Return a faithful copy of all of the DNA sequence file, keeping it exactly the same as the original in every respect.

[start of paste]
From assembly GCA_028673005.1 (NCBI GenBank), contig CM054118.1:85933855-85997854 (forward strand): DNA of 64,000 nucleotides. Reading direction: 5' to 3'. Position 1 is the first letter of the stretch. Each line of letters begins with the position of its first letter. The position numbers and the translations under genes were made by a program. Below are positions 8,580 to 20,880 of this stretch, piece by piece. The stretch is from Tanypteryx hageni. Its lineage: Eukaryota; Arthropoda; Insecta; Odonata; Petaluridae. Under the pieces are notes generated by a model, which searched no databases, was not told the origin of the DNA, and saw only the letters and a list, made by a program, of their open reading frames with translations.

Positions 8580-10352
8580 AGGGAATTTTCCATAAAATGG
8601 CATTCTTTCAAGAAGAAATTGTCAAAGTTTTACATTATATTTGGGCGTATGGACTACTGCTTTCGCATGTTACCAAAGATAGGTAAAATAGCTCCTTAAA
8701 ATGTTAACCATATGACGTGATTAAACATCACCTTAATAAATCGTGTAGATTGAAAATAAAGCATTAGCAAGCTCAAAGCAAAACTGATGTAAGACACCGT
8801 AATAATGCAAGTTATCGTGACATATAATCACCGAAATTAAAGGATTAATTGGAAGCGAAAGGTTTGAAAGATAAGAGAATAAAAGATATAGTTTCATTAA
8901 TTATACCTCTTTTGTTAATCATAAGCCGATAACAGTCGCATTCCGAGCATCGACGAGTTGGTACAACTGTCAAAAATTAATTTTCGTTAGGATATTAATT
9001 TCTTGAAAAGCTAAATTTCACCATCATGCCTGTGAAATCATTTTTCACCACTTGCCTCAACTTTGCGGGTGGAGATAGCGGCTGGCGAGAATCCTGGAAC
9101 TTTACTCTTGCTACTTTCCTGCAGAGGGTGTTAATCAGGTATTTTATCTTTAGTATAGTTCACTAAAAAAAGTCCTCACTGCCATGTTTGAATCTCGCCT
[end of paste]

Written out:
From assembly GCA_028673005.1 (NCBI GenBank), contig CM054118.1:85933855-85997854 (forward strand): DNA of 64,000 nucleotides. Reading direction: 5' to 3'. Position 1 is the first letter of the stretch. Each line of letters begins with the position of its first letter. The position numbers and the translations under genes were made by a program. Below are positions 8,580 to 20,880 of this stretch, piece by piece. The stretch is from Tanypteryx hageni. Its lineage: Eukaryota; Arthropoda; Insecta; Odonata; Petaluridae. Under the pieces are notes generated by a model, which searched no databases, was not told the origin of the DNA, and saw only the letters and a list, made by a program, of their open reading frames with translations.

Positions 8580-10352
8580 AGGGAATTTTCCATAAAATGG
8601 CATTCTTTCAAGAAGAAATTGTCAAAGTTTTACATTATATTTGGGCGTATGGACTACTGCTTTCGCATGTTACCAAAGATAGGTAAAATAGCTCCTTAAA
8701 ATGTTAACCATATGACGTGATTAAACATCACCTTAATAAATCGTGTAGATTGAAAATAAAGCATTAGCAAGCTCAAAGCAAAACTGATGTAAGACACCGT
8801 AATAATGCAAGTTATCGTGACATATAATCACCGAAATTAAAGGATTAATTGGAAGCGAAAGGTTTGAAAGATAAGAGAATAAAAGATATAGTTTCATTAA
8901 TTATACCTCTTTTGTTAATCATAAGCCGATAACAGTCGCATTCCGAGCATCGACGAGTTGGTACAACTGTCAAAAATTAATTTTCGTTAGGATATTAATT
9001 TCTTGAAAAGCTAAATTTCACCATCATGCCTGTGAAATCATTTTTCACCACTTGCCTCAACTTTGCGGGTGGAGATAGCGGCTGGCGAGAATCCTGGAAC
9101 TTTACTCTTGCTACTTTCCTGCAGAGGGTGTTAATCAGGTATTTTATCTTTAGTATAGTTCACTAAAAAAAGTCCTCACTGCCATGTTTGAATCTCGCCT